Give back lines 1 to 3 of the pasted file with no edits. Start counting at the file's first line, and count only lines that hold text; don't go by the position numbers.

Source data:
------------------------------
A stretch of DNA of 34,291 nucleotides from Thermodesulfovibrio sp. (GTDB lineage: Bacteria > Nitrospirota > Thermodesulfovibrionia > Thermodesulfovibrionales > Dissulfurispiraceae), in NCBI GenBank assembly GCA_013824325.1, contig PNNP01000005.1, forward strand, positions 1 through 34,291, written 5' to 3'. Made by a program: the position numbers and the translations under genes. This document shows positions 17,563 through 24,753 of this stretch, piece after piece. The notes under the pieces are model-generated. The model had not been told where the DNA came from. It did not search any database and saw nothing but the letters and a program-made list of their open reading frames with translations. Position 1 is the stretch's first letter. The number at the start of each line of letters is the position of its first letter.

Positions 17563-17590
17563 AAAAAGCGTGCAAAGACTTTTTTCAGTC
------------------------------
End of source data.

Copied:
A stretch of DNA of 34,291 nucleotides from Thermodesulfovibrio sp. (GTDB lineage: Bacteria > Nitrospirota > Thermodesulfovibrionia > Thermodesulfovibrionales > Dissulfurispiraceae), in NCBI GenBank assembly GCA_013824325.1, contig PNNP01000005.1, forward strand, positions 1 through 34,291, written 5' to 3'. Made by a program: the position numbers and the translations under genes. This document shows positions 17,563 through 24,753 of this stretch, piece after piece. The notes under the pieces are model-generated. The model had not been told where the DNA came from. It did not search any database and saw nothing but the letters and a program-made list of their open reading frames with translations. Position 1 is the stretch's first letter. The number at the start of each line of letters is the position of its first letter.

Positions 17563-17590
17563 AAAAAGCGTGCAAAGACTTTTTTCAGTC